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Andrew Harnik/AP

Tom Price, President Trump's nominee for Health and Human Services secretary, testified for nearly four hours Tuesday before the Senate Finance Committee, the one that will vote on his nomination. The testimony follows the release of more reports questioning Price's ethics.

Price didn't promise that no one would lose coverage during the transition away from Obamacare, but said all would have "access" to coverage. And he declared that he would "carry out the law of the land" until there's a replacement for the law, even as he implements President Trump's executive order calling on HHS to relax the rules.

Read on for some of the key things Price said.

  • Wouldn't promise that no one would lose coverage under the executive order. Repeated commitment everyone will have "access" to coverage.
  • Also wouldn't commit to waiting for a replacement plan before he implements the executive order.
  • But he did say that until Congress repeals and replaces Obamacare, "Our commitment is to carry out the law of the land."
  • Said his goal "is to decrease the number of uninsured individuals in the population age under 18 and over age 18."
  • On contraception coverage, which is free under Obamacare: "The system we ought to have in place should allow women to purchase the kind of contraception that they desire."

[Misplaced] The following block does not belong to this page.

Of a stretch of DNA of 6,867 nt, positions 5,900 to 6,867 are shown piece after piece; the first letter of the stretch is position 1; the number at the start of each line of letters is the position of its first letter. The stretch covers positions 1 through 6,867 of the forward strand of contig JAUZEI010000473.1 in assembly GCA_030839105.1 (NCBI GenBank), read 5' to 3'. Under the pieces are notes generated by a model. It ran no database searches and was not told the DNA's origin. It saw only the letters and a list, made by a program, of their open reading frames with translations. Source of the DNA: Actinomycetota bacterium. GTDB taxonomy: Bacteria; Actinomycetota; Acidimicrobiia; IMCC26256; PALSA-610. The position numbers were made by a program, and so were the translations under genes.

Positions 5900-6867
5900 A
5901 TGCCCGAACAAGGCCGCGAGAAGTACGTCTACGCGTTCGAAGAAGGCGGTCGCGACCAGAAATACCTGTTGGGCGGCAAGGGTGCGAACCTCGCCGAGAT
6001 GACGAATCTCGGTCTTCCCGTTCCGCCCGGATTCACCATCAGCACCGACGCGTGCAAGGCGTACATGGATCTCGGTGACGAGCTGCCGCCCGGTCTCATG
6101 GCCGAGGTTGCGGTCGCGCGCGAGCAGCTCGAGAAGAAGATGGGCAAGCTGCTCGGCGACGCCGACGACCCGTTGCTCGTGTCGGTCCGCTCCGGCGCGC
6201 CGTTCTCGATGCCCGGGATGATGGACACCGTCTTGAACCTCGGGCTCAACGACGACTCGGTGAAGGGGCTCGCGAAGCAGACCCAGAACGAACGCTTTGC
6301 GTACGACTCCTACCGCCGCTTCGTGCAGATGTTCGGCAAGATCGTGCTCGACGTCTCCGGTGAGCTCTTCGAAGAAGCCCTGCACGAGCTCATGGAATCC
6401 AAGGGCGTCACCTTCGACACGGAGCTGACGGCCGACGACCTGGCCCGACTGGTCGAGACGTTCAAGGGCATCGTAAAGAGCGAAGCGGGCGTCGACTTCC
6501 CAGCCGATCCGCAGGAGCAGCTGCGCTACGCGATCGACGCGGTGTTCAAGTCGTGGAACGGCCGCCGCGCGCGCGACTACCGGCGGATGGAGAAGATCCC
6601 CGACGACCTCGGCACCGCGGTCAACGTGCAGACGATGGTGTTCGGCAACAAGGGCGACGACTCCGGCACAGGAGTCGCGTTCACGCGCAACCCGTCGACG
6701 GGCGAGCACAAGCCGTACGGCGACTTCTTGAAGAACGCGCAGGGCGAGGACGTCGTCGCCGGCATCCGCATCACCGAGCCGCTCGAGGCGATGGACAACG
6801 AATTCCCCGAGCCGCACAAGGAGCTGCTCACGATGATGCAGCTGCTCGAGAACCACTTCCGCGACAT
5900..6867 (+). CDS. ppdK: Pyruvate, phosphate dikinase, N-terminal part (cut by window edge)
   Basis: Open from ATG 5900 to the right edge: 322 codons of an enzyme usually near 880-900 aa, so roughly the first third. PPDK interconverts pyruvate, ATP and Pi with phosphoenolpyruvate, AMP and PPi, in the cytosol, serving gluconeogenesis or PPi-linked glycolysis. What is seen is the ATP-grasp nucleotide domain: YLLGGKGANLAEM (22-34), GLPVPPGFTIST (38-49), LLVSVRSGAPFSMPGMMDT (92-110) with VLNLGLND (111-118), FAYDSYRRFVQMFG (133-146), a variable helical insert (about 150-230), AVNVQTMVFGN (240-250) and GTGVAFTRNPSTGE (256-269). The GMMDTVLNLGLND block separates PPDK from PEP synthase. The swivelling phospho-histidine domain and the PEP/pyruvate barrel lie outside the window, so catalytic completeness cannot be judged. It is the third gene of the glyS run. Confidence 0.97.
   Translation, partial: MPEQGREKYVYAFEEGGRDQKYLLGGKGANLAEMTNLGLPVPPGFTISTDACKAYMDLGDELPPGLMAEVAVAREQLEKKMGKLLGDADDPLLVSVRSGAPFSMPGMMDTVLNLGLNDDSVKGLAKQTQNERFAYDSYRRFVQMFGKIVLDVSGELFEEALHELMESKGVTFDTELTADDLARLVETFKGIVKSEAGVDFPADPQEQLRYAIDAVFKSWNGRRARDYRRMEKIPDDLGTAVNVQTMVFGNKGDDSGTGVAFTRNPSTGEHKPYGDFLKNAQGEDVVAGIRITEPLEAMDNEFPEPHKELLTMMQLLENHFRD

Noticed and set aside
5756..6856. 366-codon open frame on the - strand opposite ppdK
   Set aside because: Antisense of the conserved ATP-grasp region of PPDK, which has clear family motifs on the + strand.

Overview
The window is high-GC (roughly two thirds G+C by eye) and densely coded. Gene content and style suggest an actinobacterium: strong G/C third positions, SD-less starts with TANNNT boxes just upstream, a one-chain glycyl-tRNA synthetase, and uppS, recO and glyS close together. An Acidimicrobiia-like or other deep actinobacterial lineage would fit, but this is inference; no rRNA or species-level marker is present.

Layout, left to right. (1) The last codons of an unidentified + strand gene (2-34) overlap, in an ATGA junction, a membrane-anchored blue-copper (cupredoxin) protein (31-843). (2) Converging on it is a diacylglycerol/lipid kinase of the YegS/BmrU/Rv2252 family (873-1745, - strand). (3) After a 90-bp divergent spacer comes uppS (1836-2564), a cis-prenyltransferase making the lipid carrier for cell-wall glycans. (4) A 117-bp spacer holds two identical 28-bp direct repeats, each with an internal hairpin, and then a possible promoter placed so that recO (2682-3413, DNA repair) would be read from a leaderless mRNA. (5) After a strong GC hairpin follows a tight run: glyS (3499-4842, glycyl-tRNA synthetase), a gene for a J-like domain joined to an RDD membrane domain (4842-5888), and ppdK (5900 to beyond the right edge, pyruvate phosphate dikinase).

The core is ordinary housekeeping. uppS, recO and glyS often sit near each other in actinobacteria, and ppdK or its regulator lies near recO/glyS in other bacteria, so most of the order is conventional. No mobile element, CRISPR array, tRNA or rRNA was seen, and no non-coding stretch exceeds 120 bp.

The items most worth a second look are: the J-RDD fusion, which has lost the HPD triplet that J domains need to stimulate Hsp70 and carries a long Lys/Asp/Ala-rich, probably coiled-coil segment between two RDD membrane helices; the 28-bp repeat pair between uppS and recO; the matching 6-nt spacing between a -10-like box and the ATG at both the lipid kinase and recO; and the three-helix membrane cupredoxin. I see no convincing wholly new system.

• On Medicare negotiating drug prices, noted pharmacy benefit managers already do this. However, he added there could be "a better way to do that. If there is, I'm certainly open to it."
  • The Centers for Medicare and Medicaid Innovation has gotten "off track" in its scope, but could be a "vehicle" to support innovation.
  • Need to "make sure nobody loses their insurance or is unable to gain insurance because of a preexisting condition."
  • On whether Medicaid block grants would cause people to lose coverage: No system he's proposed "would leave anybody without the opportunity to gain coverage."
  • Committed that every person with a disability on Medicaid will have "that coverage or greater."

Go deeper

Scoop: Inside the GOP's plan to retake the House

House Minority Leader Kevin McCarthy. Photo: Elijah Nouvelage/Bloomberg via Getty Images

House Republicans will reclaim their majority in 2022 by offering candidates who are women, minorities or veterans, a memo obtained by Axios says.

Why it matters: The document, drafted by a super PAC blessed by House Minority Leader Kevin McCarthy, names top Democrats to target — Jared Golden of Maine, Matt Cartwright of Pennsylvania and Ron Kind of Wisconsin — and the type of Republican candidates to beat them.

16 mins ago - Politics & Policy

Scoop: Trump talked out of early Ohio endorsement

Jane Timken at a 2017 Trump rally. Photo: Kyle Mazza/NurPhoto via Getty Images

Donald Trump had to be talked out of making an early endorsement in Ohio's 2022 U.S. Senate race, a sign of his eagerness to reengage politically, people familiar with the conversations tell Axios.

What we're hearing: The former president discussed endorsing former state GOP chair Jane Timken last week during a meeting at Mar-a-Lago with RNC Chairwoman Ronna McDaniel, but top advisers — including Donald Trump Jr. — urged him to wait.

Scoop: Parscale launches super PAC

Brad Parscale. Photo: Tom Brenner/Getty Images

Former Trump campaign manager Brad Parscale has founded a new super PAC and sister advocacy group, public records show.

Why it matters: The groups will allow Parscale himself to back candidates aligned with Donald Trump ahead of the 2022 midterms. They could also be used to deploy his new political data firm and harvest vital voter information for other clients.